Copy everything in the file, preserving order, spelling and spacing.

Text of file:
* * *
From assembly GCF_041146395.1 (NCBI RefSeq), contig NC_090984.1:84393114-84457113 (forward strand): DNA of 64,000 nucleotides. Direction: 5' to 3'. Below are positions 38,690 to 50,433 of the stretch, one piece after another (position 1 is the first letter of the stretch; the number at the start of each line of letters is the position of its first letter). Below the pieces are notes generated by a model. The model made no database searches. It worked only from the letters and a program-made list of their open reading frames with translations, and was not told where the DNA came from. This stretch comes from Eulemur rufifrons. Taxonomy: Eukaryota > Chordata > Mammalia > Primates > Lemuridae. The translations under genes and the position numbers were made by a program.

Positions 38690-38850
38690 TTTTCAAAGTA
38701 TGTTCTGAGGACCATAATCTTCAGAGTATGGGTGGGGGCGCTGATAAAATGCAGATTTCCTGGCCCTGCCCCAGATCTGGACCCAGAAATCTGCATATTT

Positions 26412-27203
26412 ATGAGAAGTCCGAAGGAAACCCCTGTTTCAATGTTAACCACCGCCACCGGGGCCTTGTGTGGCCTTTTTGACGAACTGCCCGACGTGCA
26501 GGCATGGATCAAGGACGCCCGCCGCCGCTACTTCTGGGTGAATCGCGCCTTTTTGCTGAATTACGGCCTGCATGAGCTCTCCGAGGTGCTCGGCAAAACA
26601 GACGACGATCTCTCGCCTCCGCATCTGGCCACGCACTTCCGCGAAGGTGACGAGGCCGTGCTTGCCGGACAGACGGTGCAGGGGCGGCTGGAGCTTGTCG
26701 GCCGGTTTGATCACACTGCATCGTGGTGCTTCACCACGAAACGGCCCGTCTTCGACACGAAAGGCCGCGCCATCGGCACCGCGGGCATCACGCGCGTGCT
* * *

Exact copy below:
From assembly GCF_041146395.1 (NCBI RefSeq), contig NC_090984.1:84393114-84457113 (forward strand): DNA of 64,000 nucleotides. Direction: 5' to 3'. Below are positions 38,690 to 50,433 of the stretch, one piece after another (position 1 is the first letter of the stretch; the number at the start of each line of letters is the position of its first letter). Below the pieces are notes generated by a model. The model made no database searches. It worked only from the letters and a program-made list of their open reading frames with translations, and was not told where the DNA came from. This stretch comes from Eulemur rufifrons. Taxonomy: Eukaryota > Chordata > Mammalia > Primates > Lemuridae. The translations under genes and the position numbers were made by a program.

Positions 38690-38850
38690 TTTTCAAAGTA
38701 TGTTCTGAGGACCATAATCTTCAGAGTATGGGTGGGGGCGCTGATAAAATGCAGATTTCCTGGCCCTGCCCCAGATCTGGACCCAGAAATCTGCATATTT

Positions 26412-27203
26412 ATGAGAAGTCCGAAGGAAACCCCTGTTTCAATGTTAACCACCGCCACCGGGGCCTTGTGTGGCCTTTTTGACGAACTGCCCGACGTGCA
26501 GGCATGGATCAAGGACGCCCGCCGCCGCTACTTCTGGGTGAATCGCGCCTTTTTGCTGAATTACGGCCTGCATGAGCTCTCCGAGGTGCTCGGCAAAACA
26601 GACGACGATCTCTCGCCTCCGCATCTGGCCACGCACTTCCGCGAAGGTGACGAGGCCGTGCTTGCCGGACAGACGGTGCAGGGGCGGCTGGAGCTTGTCG
26701 GCCGGTTTGATCACACTGCATCGTGGTGCTTCACCACGAAACGGCCCGTCTTCGACACGAAAGGCCGCGCCATCGGCACCGCGGGCATCACGCGCGTGCT